Deferred Action For Childhood Arrivals (DACA)
The Deferred Action for Childhood Arrivals (DACA) program, a form of immigration relief for certain individuals brought to the U.S. as children, was established by President Barack Obama in 2012. DACA was an executive order implemented through a memorandum issued by Janet Napolitano, the former secretary of Homeland Security. Thus, the government has broad authority to end or change the program. On September 5, 2017, President Trump terminated the DACA program. However, there have been several federal lawsuits filed against the government for terminating the DACA program unlawfully. The Supreme Court of the United States has been reviewing the legal challenges to the DACA program since June 2019 and is expected to issue a final decision determining the fate of DACA no later than June 2020.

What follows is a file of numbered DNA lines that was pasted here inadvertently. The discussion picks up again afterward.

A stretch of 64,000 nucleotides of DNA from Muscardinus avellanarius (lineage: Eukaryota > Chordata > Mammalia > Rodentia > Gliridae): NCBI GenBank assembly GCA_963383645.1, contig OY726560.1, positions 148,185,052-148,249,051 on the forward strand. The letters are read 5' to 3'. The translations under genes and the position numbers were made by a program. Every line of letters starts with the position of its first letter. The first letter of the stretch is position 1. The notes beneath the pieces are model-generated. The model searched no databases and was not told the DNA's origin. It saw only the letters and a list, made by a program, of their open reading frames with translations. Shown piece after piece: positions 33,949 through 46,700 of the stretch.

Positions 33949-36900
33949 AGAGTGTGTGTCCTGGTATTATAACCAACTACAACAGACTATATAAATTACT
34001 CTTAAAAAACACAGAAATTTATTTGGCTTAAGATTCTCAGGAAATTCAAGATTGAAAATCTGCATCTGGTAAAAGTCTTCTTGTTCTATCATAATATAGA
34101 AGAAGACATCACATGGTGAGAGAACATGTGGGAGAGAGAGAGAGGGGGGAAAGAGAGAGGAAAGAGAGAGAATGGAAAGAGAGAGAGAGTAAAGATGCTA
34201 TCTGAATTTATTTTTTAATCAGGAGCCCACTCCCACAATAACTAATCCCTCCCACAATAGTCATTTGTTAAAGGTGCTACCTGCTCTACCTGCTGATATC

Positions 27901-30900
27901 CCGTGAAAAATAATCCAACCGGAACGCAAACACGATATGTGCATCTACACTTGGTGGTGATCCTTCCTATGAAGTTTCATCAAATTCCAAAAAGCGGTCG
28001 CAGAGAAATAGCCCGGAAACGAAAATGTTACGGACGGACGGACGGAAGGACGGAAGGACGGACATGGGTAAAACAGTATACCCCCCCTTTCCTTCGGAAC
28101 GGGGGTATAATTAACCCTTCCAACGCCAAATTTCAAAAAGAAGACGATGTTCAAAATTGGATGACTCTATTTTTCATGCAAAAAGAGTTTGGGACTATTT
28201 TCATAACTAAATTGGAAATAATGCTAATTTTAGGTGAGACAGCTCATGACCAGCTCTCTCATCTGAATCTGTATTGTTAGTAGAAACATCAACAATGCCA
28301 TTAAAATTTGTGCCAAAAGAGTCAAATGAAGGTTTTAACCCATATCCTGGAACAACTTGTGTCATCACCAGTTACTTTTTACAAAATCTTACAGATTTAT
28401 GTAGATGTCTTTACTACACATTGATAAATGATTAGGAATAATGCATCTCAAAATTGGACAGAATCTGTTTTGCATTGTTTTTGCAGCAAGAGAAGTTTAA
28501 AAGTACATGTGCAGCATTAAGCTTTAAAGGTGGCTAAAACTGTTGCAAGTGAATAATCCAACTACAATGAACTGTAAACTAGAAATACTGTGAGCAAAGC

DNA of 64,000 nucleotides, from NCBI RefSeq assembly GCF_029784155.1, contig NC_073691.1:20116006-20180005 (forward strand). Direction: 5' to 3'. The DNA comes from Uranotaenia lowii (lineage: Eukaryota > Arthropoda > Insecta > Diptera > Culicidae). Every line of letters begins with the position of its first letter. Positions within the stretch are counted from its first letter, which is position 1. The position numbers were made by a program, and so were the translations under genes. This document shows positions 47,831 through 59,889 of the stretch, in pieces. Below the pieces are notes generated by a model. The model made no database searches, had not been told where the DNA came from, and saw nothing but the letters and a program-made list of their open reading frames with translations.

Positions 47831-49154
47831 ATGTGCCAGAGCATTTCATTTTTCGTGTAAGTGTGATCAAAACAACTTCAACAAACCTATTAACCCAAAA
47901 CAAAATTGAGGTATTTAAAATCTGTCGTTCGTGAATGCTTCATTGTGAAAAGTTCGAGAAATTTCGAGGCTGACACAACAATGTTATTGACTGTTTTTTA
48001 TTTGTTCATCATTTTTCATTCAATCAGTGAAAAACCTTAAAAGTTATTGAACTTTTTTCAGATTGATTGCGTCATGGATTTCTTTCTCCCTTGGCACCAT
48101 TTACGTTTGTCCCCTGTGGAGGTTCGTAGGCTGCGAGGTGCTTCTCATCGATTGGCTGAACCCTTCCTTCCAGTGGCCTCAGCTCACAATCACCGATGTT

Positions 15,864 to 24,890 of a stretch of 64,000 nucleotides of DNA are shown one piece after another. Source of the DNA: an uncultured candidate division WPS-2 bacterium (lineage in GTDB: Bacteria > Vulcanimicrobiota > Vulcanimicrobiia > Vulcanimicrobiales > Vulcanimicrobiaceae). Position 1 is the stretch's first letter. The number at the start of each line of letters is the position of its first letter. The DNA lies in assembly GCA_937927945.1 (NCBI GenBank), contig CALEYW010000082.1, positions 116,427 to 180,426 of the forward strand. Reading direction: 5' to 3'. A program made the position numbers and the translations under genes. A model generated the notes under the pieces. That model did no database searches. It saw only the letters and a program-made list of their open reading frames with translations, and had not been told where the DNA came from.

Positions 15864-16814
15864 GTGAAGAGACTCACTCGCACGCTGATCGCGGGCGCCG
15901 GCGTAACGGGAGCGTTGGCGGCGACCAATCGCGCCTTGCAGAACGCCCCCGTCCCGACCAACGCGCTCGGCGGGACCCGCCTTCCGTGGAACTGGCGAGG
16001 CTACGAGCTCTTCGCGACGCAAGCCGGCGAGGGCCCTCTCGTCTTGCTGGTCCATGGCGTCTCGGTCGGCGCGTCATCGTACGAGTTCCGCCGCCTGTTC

Until the U.S. Supreme Court issues a final decision on whether DACA was terminated in a lawful manner, DACA recipients who currently have or previously had DACA can continue to submit their applications to renew their DACA status and employment authorization document. Please contact Battan Alpert Hutchings LLP if you would like assistance renewing your DACA status and employment authorization document.
It is unclear whether Congress will act and pass legislation to permanently protect DACA recipients. Thus, it is important to also meet with an experienced immigration attorney who can carefully review your immigration history to assess whether there are any alternative immigration options available to you.
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